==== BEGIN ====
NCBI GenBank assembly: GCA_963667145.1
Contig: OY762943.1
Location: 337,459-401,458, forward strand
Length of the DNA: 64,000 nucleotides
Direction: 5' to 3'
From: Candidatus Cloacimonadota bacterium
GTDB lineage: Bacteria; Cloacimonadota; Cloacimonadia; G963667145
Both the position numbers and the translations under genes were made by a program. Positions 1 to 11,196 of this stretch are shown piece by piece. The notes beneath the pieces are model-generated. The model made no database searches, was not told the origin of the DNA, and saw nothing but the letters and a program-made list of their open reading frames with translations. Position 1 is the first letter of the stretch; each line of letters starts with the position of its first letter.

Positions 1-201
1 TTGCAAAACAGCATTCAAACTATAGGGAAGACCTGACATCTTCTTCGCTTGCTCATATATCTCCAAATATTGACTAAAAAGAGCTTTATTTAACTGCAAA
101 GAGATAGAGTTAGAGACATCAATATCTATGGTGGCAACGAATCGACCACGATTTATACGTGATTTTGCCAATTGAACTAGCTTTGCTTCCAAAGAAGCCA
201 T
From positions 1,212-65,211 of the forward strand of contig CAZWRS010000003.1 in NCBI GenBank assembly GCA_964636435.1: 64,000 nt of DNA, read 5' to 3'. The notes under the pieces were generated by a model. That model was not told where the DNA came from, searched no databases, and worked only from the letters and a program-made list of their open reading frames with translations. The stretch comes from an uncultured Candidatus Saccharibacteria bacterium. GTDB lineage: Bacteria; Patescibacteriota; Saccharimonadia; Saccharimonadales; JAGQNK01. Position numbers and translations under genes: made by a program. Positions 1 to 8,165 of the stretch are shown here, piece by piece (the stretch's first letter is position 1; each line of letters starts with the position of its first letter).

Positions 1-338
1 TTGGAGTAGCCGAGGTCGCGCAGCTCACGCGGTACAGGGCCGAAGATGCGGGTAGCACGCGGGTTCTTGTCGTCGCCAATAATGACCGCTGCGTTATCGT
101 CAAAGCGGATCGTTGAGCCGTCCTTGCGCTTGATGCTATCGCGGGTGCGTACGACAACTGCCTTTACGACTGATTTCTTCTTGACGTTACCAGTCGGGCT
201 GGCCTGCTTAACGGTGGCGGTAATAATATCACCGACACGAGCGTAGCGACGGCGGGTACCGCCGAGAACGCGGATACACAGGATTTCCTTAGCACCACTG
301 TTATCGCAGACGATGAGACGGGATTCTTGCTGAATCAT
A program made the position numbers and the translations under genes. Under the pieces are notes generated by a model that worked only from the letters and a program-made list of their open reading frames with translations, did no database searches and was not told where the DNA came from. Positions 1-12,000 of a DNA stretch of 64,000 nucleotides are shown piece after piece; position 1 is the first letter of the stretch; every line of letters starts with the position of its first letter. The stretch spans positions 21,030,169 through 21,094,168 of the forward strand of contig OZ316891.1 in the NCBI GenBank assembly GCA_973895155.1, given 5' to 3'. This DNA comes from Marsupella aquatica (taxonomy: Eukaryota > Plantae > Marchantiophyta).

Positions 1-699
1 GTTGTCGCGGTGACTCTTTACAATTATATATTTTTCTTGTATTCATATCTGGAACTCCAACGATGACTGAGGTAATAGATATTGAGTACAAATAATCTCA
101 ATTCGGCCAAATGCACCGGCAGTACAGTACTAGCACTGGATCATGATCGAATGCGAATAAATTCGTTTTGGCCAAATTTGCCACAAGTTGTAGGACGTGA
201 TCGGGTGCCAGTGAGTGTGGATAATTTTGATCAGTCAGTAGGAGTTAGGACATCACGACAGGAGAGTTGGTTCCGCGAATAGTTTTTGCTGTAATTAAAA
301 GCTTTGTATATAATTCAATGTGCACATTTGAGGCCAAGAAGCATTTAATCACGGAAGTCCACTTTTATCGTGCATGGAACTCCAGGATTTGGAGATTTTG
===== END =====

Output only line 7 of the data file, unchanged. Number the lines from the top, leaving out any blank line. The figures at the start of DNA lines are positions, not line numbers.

GTDB lineage: Bacteria; Cloacimonadota; Cloacimonadia; G963667145